The Bacup Coco-Nutters, LancashireMany Morris Dance sides are revivals, either re-started during the inter-war years, or in many cases sparked into life by the late-sixties and early-seventies folk movement. Some of these more recent sides tend to be made up of accountants and geography teachers (not that there is anything wrong with either profession), and perhaps a note of preciousness creeps in to their dancing. Not so the Bacup Coco-Nutters , a truly unique side with very much working class roots, keeping a tradition going in the Rossendale Valley that dates back, it is claimed, at least to the 18th century.
The appearance of the Coco-Nutters is quite unlike any other side: they blacken their faces; they wear short red and white hooped kilts, with black tunics and white sashes above them; for their most famous dance they use wooden discs to tap in time to the music; and their hats, decorated with rosettes, have an unmistakable look of the Smurfs about them, though it would take a very brave (or foolish) person to tell them this to their faces. And of course they wear Lancashire clogs.
The story the Nutters themselves tell about the origins of their dance is a romantic and fascinating one, though some may call it fantastic too: that centuries ago Moorish pirates were shipwrecked in Cornwall ; some settled, and worked in the mines there, teaching the local miners their traditional Moorish dances, the word Moorish becoming corrupted into Morris. When in the 18th century the mines around Burnley began to be opened up and extended, some of the Cornishmen saw opportunity there and made their way north, bringing their dances with them.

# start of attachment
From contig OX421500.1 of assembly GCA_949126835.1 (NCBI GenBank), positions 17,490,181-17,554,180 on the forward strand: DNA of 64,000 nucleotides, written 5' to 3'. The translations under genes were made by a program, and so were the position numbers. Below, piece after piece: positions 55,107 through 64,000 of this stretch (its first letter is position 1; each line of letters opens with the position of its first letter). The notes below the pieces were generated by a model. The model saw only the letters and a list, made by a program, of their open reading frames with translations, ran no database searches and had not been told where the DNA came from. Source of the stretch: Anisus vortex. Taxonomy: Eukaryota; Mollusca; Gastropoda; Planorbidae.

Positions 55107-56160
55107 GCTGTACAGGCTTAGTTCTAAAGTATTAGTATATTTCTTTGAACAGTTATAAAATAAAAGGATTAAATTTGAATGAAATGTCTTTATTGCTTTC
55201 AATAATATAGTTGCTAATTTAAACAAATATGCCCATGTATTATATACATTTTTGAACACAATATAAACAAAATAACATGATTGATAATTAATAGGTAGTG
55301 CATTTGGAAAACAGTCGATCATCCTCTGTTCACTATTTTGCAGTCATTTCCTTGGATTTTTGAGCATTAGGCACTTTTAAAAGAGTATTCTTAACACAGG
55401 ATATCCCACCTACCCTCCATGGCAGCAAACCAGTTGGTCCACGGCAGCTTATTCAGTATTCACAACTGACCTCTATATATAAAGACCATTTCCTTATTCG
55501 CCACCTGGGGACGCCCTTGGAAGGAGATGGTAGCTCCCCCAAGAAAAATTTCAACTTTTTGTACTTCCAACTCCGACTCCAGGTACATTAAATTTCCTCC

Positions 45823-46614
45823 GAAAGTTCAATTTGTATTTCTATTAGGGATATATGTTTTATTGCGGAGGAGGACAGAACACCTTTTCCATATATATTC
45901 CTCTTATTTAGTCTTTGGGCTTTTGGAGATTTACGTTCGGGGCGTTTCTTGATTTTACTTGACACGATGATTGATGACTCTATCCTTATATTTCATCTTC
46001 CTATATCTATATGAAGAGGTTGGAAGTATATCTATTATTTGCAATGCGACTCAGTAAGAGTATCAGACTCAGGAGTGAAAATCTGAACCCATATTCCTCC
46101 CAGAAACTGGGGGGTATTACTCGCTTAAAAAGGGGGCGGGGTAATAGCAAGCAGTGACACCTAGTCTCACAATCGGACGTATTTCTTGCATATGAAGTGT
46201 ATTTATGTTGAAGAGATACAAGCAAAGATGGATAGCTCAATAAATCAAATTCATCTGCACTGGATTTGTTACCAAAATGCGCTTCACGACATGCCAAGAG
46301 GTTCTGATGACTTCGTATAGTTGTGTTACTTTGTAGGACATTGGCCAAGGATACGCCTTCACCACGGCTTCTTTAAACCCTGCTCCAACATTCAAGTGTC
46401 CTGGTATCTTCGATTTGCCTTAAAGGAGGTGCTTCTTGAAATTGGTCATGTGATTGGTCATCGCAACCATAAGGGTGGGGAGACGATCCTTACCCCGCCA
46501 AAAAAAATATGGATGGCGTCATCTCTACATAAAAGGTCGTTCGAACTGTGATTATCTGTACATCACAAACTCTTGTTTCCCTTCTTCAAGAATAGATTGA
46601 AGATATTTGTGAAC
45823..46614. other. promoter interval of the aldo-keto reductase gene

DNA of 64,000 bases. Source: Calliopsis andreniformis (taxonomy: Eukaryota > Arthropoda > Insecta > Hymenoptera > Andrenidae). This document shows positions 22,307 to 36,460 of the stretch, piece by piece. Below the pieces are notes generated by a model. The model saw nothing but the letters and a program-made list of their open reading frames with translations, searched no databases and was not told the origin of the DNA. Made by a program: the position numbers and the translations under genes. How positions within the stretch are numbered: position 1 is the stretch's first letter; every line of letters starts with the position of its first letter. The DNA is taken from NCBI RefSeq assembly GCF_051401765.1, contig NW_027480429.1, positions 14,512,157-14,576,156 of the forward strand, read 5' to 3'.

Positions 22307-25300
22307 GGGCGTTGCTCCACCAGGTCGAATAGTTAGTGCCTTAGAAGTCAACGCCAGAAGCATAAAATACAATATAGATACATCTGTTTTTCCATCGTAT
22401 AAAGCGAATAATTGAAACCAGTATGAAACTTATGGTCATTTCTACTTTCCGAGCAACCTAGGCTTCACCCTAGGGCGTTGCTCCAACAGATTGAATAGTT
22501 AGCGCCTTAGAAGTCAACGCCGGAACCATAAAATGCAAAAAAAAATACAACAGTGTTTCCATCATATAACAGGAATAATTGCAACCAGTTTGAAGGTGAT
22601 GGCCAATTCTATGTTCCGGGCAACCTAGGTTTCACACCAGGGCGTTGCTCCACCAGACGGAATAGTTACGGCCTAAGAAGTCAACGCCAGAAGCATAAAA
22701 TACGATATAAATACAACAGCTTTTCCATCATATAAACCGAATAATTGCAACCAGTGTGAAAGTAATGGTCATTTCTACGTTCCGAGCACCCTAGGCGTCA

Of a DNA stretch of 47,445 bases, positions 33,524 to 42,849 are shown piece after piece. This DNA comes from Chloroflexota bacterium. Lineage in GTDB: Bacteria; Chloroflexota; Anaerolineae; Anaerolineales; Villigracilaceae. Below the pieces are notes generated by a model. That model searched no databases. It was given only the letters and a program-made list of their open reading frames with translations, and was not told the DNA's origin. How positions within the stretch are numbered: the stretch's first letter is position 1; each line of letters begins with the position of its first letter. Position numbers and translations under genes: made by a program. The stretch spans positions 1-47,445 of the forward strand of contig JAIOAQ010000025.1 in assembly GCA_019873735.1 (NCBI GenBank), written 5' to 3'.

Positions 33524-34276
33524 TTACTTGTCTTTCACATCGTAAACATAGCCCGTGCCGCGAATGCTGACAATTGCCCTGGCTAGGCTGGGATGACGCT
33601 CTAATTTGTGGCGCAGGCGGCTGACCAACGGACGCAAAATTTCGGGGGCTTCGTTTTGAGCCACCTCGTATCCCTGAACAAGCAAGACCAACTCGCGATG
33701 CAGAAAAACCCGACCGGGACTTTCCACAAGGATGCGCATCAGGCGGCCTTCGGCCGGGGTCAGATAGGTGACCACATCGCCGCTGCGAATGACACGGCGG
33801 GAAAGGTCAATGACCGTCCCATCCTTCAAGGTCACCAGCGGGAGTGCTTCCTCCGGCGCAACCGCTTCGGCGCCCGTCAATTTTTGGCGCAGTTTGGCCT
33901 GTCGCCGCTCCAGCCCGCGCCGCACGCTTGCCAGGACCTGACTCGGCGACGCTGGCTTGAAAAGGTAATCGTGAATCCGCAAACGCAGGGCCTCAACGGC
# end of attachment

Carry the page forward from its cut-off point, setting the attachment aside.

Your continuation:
Sadly some have taken umbrage at the blackened faces in recent years: this is strange as the blackening is supposedly done for any one of three irreproachable reasons: because of the link with coal mining; celebrating the legendary Moorish past of the thing; or even further back in pagan times protecting the dancers from the evil spirits their performance may have been designed to frighten off.
The side often dances in pubs, for which some among them are alleged to have a certain affection, accompanied by the English concertina. But on the great annual day for them, Easter Saturday, they are accompanied by the Stacksteads Silver Band, a second wonderful tradition for the area. Indeed there is a third, in that the Easter dancing moves from one boundary of Bacup to the other (handily the first boundary is at the Travellers Rest public house).
Though the side has five ‘Garland’ dances performed in square sets, where hooped garlands are held by the eight members performing, it is for their ‘Nut’ dances - the first ‘Th’owd Cash’, the second known simply as ‘Figures’- that they are best known. These are danced in a straight line – some may unworthily say this is handy for pubs – and anyone who can watch on and not enjoy them is not likely to be much fun at a party.
Lasting getting on for five minutes the Nut dances take some athletic prowess to complete, and practice to know, given there are plentiful variations within the dance – as contestants on The Generation Game some time ago found to their cost when performing with the Nutters as one of the tasks on the show.
There is great affection for the side in Bacup, and identification with it, and unlike many more conventional sides the Nutters do not seem to struggle to recruit new members.
More British Folk Customs?